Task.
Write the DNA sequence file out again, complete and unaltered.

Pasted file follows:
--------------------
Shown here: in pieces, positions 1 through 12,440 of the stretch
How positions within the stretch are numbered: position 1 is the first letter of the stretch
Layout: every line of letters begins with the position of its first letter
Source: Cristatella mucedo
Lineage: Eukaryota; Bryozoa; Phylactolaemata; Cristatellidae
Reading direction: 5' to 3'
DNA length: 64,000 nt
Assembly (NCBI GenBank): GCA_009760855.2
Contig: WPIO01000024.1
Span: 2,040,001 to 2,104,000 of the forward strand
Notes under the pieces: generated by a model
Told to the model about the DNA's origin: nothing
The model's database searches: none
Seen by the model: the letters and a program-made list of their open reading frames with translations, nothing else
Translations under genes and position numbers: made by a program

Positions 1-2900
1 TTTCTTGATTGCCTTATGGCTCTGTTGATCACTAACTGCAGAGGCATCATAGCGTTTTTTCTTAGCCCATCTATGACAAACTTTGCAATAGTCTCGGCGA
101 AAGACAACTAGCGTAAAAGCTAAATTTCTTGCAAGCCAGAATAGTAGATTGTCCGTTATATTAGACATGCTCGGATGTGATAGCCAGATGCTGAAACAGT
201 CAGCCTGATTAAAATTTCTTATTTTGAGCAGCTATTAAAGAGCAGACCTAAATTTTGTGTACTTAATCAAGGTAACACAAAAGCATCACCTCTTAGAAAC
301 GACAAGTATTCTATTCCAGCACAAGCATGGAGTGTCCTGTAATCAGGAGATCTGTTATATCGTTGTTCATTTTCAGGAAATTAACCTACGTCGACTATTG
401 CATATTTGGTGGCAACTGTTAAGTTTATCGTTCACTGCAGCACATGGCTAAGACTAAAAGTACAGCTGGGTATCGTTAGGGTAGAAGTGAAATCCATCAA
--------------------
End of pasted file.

Shown here: in pieces, positions 1 through 12,440 of the stretch
How positions within the stretch are numbered: position 1 is the first letter of the stretch
Layout: every line of letters begins with the position of its first letter
Source: Cristatella mucedo
Lineage: Eukaryota; Bryozoa; Phylactolaemata; Cristatellidae
Reading direction: 5' to 3'
DNA length: 64,000 nt
Assembly (NCBI GenBank): GCA_009760855.2
Contig: WPIO01000024.1
Span: 2,040,001 to 2,104,000 of the forward strand
Notes under the pieces: generated by a model
Told to the model about the DNA's origin: nothing
The model's database searches: none
Seen by the model: the letters and a program-made list of their open reading frames with translations, nothing else
Translations under genes and position numbers: made by a program

Positions 1-2900
1 TTTCTTGATTGCCTTATGGCTCTGTTGATCACTAACTGCAGAGGCATCATAGCGTTTTTTCTTAGCCCATCTATGACAAACTTTGCAATAGTCTCGGCGA
101 AAGACAACTAGCGTAAAAGCTAAATTTCTTGCAAGCCAGAATAGTAGATTGTCCGTTATATTAGACATGCTCGGATGTGATAGCCAGATGCTGAAACAGT
201 CAGCCTGATTAAAATTTCTTATTTTGAGCAGCTATTAAAGAGCAGACCTAAATTTTGTGTACTTAATCAAGGTAACACAAAAGCATCACCTCTTAGAAAC
301 GACAAGTATTCTATTCCAGCACAAGCATGGAGTGTCCTGTAATCAGGAGATCTGTTATATCGTTGTTCATTTTCAGGAAATTAACCTACGTCGACTATTG
401 CATATTTGGTGGCAACTGTTAAGTTTATCGTTCACTGCAGCACATGGCTAAGACTAAAAGTACAGCTGGGTATCGTTAGGGTAGAAGTGAAATCCATCAA